>>     since
>>     >> Havana, and that was an option we had looked at. It also might
>>be a
>>     >> terrible option, we don't know yet, and would still mean dealing
>>     >> LDAP directly anyway for user management.
>>     >>
>>     >> What seems weird though with a federated Keystone system though
>>     is that
>>     >> you still have to store role and group information in Keystone so
>>     that
>>     >> has to be propagate through somehow, or be automated in some way
>>     still
>>     >> via an external service.
>>     >>
>>     >> We don't at present have any concrete plans, and until now a
>>     >> need to do so hasn't come up, although there were always plans
>>     >>
>>     >> As for the VO roles blueprint, how likely is that to be merged
>>     >> master, and are there any implementations of it? I assume the VO
>>     >> entities mentioned in the proposal would be in Keystone, yes?
>>     >>
>>     >> We need a solution in the next few months (ideally sooner), but
>>     >> building a quick hack of a service along Keystone could likely be
>>     done
>>     >> quickly
>>     > , that wouldn't be a good long term solution.
>>     >
>>     >>
>>     >> Cheers,
>>     >> -Adrian
>>     >>
>>     >> On 15/01/15 21:20, David Chadwick wrote:
>>     >>> Hi Adrian
>>     >>>
>>     >>> Morgan is right in saying that an external IdP would solve many
>>     of your
>>     >>> user management problems, but then of course, you will be using
>>     >>> federated keystone  which you seem reluctant to do :-) However,
>>     if you
>>     >>> have an IdP under your full control then you can allow users to
>>     >>> register and reset their passwords.
>>     >>>
>>     >>> The next problem you will then face, is user authorisation - as
>>     opposed
>>     >>> to user authentication. The VO roles blueprint that we have
>>     worked on
>>     >>> addresses the authorisation problem. So when you are ready for
>>     this, let
>>     >>> me know
>>     >>>
>>     >>> regards
>>     >>>
>>     >>> David
>>     >>>
>>     >>> On 15/01/2015 00:42, Morgan Fainberg wrote:
>>     >>>>>
>>     >>>>> On Jan 13, 2015, at 9:06 PM, Adrian Turjak
>>     <adriant at catalyst.net.nz <mailto:adriant at catalyst.net.nz>> wrote:
>>     >>>>>
>>     >>>>> Hello openstack-dev,
>>     >>>>>
>>     >>>>> I'm wondering if there is any interest or need for an
>>     open-source user
>>     >>>>> registration and management service for people using
>>     >>>>>
>>     >>>>> We're currently at a point where we need a way for users to
>>     sign up
>>     >>>>> themselves, choose their own password, and request new users
>>     to be added
>>     >>>>> to their project. There doesn't seem to be anything out there,
>>     and most
>>     >>>>> vendors seem to have built their own systems to handle this or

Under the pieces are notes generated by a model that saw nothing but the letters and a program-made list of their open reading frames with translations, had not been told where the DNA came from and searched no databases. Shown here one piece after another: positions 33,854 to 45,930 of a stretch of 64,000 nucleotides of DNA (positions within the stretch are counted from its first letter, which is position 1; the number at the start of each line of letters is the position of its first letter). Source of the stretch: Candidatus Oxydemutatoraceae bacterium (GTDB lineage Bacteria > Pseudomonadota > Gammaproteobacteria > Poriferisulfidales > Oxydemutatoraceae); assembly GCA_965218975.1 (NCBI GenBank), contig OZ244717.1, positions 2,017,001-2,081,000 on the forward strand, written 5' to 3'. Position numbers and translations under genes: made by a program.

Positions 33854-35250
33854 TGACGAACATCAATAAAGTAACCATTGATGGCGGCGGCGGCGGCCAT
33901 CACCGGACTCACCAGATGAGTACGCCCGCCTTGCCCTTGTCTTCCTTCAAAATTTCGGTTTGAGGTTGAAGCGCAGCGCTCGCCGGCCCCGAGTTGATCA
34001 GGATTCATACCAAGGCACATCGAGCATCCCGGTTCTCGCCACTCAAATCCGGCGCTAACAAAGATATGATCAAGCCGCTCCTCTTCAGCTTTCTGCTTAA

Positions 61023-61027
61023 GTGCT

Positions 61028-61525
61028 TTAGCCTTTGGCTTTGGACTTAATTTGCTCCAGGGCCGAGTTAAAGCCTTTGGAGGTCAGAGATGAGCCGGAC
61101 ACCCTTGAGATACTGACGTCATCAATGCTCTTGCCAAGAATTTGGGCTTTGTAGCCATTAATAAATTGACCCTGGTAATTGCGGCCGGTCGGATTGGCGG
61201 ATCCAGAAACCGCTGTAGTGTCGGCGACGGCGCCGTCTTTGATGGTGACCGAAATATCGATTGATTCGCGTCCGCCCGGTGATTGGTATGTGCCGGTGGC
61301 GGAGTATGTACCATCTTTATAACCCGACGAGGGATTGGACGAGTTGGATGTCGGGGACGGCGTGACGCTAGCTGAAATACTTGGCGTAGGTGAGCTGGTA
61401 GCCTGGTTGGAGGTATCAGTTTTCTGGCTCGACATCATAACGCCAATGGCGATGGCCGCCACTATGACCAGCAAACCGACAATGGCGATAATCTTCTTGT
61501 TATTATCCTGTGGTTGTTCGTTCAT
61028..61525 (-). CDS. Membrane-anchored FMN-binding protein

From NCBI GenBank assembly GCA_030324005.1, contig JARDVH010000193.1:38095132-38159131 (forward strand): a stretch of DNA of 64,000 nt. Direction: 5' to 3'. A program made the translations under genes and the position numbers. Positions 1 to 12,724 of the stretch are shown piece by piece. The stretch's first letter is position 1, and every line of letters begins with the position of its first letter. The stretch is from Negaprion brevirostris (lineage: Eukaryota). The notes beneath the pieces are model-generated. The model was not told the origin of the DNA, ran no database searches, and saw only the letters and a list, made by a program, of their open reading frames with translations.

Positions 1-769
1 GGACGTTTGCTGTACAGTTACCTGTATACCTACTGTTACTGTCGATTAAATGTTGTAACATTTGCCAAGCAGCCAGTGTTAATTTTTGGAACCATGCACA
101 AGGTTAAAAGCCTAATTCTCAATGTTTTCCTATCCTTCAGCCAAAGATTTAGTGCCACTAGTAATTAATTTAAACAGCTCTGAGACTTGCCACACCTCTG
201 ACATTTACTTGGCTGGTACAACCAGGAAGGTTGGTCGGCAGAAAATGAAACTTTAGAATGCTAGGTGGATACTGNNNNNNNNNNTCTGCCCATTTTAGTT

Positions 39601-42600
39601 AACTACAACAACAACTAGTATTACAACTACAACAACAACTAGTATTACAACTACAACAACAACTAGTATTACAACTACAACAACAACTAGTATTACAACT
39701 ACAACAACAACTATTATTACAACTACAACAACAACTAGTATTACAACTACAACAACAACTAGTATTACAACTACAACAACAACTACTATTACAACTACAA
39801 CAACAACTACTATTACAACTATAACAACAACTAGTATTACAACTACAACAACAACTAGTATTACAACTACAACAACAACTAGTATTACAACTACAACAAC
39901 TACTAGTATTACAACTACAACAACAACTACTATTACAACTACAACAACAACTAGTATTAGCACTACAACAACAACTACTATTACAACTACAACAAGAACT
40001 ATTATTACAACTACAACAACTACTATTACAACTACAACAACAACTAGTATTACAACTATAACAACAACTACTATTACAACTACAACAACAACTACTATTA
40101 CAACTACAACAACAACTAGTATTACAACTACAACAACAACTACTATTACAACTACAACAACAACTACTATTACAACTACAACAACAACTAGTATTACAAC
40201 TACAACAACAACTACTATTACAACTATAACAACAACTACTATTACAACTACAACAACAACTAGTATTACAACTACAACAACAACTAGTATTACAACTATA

>>     even
>>     >>>>> their own dashboard systems that do.
>>     >>>>>
>>     >>>>> Horizon is built around the client tools, and your own
>>     personal token,
>>     >>>>> so it can't handle creating new users. Plus Keystone doesn't
>>     really have
>>     >>>>> any good way of handling temporary (unapproved) users and
>>     projects.
>>     >>>>>
>>     >>>>> The suggested approach seems to be to build a service to sit
>>     >>>>> Keystone, have it's own admin creds so it can create new
>>     users, and also
>>     >>>>> store temp user data locally until the user is approved.
>>     >>>>>
>>     >>>>> Unless we can find a suitable solution for us quickly, we're
>>     likely to
>>     >>>>> be developing such a service. It would ideally have a
>>     pluggable approval
>>     >>>>> workflow, allowing new user requests, new project requests,
>>     creation of
>>     >>>>> clients in external client database/ERP systems. Plus it would
>>     have a
>>     >>>>> password reset-token system for having new users supply their
>>     password
>>     >>>>> once they are approved, which would also allow existing users
>>     to request
>>     >>>>> password resets.
>>     >>>>>
>>     >>>>> Part of our requirements are easy to integrate into Horizon,
>>     fitting
>>     >>>>> neatly into the OpenStack ecosystem along other services, and
>>     being easy
>>     >>>>> to update/alter once we have hierarchical multi-tenancy and if
>>     it makes
>>     >>>>> some things easier.
>>     >>>>>
>>     >>>>> I've written up a proposal to help us define our requirements,
>>     and a
>>     >>>>> copy of that is attached, and on etherpad:
>>     >>>>> https://etherpad.openstack.org/p/User_Management_Service
>>     >>>>>
>>     >>>>> Plus I've attached a couple of diagrams, which are sadly not
>>     UML, but
>>     >>>>> should give you some idea of two of the primary use cases.
>>     >>>>>
>>     >>>>> Is this useful to anyone? Is this entirely the wrong approach?
>>     If it is
>>     >>>>> a useful service is there any interest in collaboration?
>>     >>>>>
>>     >>>>> Thanks for any feedback.
>>     >>>>>
>>     >>>>> Cheers,
>>     >>>>> -Adrian Turjak
>>     >>>>
>>     >>>> I have an alternative recommendation (rather than using
>>     Keystone’s API and user-management). Keystone’s user management is
>>     lacking a lot of features a full fledged IDP (identity provider)
>>     would have. “Password reset”, “password complexity”, “password
>>     reuse”, failed login locking, etc. I would recommend that you
>>     implement this service to write to a full featured IDP (LDAP,
>>     FreeIPA, Active Directory, etc) and have Keystone hook into that
>>     more-full featured IDP. You might even find that the IDP selected
>>     has a lot of these features built-in (and/or could be fronted in a
>>     horizon panel).
>>     >>>>
>>     >>>> This recommendation comes from past experience implementing
>>     almost exactly this feature (and having it go through a number of
>>     incarnations). The benefits of using a full-fledged IDP outweigh the
>>     ease of using the Keystone API to manage users, especially since
>>     there is non-trivial engineering that will go into the project.
>>     >>>>
>>     >>>> You could also utilize an IDP that can issue SAML assertions
>>     and go with a Federated Identity setup for Keystone. Again your tool
>>     could work with an IDP that has a better set of features that
>>     Keystone’s current build-in identity (user/group) store does.
>>     >>>>
>>     >>>> Cheers,
>>     >>>> Morgan
>>     >>>>
>>     >>>>
>>     >>>>
>>     >>>>
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>>     >>>>